Big Apple Circus’ 2016-2017 season is on hold following years of rising costs and bad luck. The Brooklyn, N.Y.-based nonprofit circus lost an estimated $250,000 in 2012 after its performance venue, Manhattan’s Damrosch Park, was closed following Hurricane Sandy.
Ventures outside the five boroughs were, too, met with six-figure losses in revenue as they coincided with community emergencies. A 2013 visit to Boston, Mass. overlapped with the Boston Marathon bombing. The following year, the circus came to Atlanta, Ga. only to be met with ice storms that shut down roadways.
Special-circumstance losses have combined with the rising cost of transporting the 70 trailers that carry the circus from location to location and a $1 million loss in annual corporate revenue that began with the 2008 recession. Circus leaders are in search of a “white knight” donor capable of a seven-figure donation, according to Will Weiss, executive director.
Big Apple Circus leaders launched a $2 million fundraising campaign in June in an attempt to preserve the season. Roughly $900,000 has since been pledged, with about two-thirds of those dollars realized. The decision to put the season, which traditionally kicks off in October, on hold came late last month, just weeks before rehearsals were scheduled to begin.
Community programming will continue in full during the postponed season. “The show in the tent is half of what Big Apple Circus does,” Weiss said. “For many, many people, that’s all they know of Big Apple Circus. We do that and programming outside the tent.”
That programming includes after-school programs and visits to pediatric hospitals and older-adult homes that run year-round. The circus’ annual budget would drop from $17.5 million to $2.5 million if it functioned solely as a provider of community programs, Weiss said. The goal, however, is to get back under the tent.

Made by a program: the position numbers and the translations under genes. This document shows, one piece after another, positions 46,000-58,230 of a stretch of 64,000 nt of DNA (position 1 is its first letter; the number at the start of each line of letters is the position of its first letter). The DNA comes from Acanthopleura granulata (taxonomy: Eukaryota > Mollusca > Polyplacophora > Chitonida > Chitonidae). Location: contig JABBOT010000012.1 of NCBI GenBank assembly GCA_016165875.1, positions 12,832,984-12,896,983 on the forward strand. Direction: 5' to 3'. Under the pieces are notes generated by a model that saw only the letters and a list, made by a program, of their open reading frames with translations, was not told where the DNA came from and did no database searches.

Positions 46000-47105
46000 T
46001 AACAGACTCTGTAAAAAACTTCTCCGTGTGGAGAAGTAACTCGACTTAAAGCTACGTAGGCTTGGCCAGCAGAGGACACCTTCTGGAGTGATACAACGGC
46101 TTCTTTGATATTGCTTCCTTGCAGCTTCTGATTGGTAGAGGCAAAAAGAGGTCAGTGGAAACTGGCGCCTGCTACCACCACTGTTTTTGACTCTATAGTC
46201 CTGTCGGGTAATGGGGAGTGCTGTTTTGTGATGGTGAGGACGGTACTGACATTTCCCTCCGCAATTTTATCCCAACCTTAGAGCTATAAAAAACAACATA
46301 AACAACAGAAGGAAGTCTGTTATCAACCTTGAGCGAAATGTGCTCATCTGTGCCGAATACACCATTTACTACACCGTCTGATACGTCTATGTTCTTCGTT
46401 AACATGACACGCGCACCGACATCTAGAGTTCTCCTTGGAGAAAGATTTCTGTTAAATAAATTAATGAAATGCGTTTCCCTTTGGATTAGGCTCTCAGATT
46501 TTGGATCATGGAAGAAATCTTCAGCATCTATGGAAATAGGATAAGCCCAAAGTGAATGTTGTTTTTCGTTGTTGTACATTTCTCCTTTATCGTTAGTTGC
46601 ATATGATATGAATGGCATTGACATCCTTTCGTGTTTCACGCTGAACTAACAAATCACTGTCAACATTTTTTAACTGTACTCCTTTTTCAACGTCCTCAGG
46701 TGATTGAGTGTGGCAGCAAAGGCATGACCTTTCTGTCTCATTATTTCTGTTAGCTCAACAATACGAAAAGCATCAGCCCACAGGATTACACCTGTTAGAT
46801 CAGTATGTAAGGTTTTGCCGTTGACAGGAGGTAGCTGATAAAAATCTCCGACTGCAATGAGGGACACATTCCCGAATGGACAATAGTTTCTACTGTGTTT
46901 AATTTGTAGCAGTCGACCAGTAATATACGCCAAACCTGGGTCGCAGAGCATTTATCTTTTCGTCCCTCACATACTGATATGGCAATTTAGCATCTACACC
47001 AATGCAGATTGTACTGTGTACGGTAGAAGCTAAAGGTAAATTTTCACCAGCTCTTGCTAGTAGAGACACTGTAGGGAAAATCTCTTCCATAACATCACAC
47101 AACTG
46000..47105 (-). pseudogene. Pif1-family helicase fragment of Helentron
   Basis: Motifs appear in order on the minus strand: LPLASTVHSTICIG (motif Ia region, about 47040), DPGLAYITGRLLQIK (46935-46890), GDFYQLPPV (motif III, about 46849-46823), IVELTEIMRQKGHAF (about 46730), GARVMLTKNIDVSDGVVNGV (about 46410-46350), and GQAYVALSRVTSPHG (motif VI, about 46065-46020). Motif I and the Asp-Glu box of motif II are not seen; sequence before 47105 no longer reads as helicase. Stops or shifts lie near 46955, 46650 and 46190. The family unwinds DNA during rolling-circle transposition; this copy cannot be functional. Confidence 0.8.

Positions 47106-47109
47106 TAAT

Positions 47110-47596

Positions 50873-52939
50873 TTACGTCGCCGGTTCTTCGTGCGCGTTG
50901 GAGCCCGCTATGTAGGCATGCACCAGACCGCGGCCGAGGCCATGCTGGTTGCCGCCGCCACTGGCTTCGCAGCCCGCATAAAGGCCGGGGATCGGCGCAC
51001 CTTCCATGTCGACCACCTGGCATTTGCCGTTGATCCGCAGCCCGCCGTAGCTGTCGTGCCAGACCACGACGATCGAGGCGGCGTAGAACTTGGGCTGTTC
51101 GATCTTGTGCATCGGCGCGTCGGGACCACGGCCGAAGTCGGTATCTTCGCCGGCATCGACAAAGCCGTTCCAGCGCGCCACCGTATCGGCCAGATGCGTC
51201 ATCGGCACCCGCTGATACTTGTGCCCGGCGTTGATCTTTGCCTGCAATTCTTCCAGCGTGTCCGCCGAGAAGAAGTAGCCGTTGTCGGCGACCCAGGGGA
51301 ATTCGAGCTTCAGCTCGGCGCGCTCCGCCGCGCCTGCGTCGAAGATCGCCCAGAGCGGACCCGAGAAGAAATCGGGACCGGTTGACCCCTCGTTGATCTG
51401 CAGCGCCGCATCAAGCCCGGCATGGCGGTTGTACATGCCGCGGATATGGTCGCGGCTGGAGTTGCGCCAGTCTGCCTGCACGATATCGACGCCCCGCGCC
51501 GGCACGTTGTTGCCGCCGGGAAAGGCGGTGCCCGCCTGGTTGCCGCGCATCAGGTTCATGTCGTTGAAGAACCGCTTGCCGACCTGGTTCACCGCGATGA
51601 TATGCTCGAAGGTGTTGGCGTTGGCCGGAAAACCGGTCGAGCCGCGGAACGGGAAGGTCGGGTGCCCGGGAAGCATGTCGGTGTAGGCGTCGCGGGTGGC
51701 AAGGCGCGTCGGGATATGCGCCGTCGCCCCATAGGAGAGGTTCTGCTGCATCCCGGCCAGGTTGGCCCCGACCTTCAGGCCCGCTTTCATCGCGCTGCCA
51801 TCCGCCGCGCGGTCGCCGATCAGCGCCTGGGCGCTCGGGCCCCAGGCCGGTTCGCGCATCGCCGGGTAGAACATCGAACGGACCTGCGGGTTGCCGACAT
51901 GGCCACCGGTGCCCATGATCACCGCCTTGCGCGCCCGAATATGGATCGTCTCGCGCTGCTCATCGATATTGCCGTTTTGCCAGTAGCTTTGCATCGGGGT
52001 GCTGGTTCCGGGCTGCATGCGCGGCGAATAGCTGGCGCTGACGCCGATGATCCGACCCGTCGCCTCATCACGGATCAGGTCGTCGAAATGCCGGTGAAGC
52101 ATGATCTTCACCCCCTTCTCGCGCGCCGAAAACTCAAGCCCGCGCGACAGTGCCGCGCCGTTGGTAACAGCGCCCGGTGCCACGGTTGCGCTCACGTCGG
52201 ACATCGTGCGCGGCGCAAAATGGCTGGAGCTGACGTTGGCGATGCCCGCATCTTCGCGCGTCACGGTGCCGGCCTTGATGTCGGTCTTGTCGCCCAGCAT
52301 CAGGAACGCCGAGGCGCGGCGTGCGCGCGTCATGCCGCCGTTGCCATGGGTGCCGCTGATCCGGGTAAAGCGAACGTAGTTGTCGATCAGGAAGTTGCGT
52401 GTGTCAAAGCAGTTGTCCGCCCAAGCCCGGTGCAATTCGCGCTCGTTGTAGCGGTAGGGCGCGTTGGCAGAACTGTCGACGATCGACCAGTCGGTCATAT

“We are going to try to find a white knight, but we also – and this last point is important – the answer isn’t to have somebody give a million dollars and next year we have to find somebody else to give us a million dollars,” said Weiss.
The current goal is to secure a major gift to get the circus back up and running. Afterward, plans will be to change the circus’ travel system between its season opening at Lincoln Center and closing in Cunningham Park, Queens.
Rather than trucking the tent from location to location, circus officials plan to bring shows inside during the winter months – transporting performers to small arenas across the country. The move, which will be instituted during the next active season, would allow for more and shorter runs. The strategy is anticipated to save the circus – not coincidently – an estimated $1 million annually.
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